Ken Anderson plays drums on the entire Forever and a Day album by The Optic Nerve, as well as portions of the Lotta Nerve collection. Both albums were released well after the band was defunct, the latter a good 15 years after this Brooklyn band emerged on the greater New York psychedelic scene in 1985. Both albums were collections of demos the group had recorded in its attempts to interest various major and minor labels in the acid rock resurgence. Anderson and company's music was highly influenced by the folk-rock and country stylings of The Byrds and Creedence Clearwater Revival, and while there is often regret expressed that The Optic Nerve was unable to find a wide audiece during its existence, critics have said little about the authentic rhythmic stylings of Anderson.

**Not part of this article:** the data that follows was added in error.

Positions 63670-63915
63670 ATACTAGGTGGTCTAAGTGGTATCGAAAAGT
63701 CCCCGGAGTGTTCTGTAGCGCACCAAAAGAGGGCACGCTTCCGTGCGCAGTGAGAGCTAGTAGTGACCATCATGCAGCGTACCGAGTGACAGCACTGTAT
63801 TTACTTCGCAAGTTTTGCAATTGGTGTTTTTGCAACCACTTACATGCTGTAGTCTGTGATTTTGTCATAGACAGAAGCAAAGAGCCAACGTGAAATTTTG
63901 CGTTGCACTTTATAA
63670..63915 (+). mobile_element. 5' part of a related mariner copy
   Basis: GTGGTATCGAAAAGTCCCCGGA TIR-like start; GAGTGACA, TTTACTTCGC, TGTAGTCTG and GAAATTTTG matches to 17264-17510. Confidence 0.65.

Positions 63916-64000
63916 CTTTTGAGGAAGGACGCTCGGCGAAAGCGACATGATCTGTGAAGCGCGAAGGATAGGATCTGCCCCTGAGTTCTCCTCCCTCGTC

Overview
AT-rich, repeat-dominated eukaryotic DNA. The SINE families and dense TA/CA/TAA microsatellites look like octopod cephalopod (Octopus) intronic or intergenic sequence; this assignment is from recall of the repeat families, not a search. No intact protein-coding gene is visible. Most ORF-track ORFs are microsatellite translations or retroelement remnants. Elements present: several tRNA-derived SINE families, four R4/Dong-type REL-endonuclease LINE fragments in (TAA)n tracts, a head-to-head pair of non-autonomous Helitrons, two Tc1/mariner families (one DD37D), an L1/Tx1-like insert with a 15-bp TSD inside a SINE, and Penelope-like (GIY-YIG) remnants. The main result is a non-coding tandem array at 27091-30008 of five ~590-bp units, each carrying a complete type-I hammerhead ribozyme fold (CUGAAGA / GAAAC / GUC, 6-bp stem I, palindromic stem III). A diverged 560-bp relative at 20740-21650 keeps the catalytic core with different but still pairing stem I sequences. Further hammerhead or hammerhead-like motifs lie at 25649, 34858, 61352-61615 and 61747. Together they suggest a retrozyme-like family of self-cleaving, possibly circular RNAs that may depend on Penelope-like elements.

The lack of a genuine rhythmic pulse is perhaps the most common flaw when it comes to any kind of retro or revival movement in rock; '80s psychedelic bands were likely to come up with a ham-handed interpretation of the beat, just like lame bar bands tend to hobble through Chuck Berry with lead boots on. Neither complaint could be made about The Optic Nerve, at least when busy cutting demos that companies would not like at the time. Frank Manlin and Greg Clark were subsequent drum replacements in the band, continuing the high standard sset by Anderson. The band reformed for a performance at Cavestomp in New York in 2000, but Anderson does not seem to have been that active musically since the early '90s.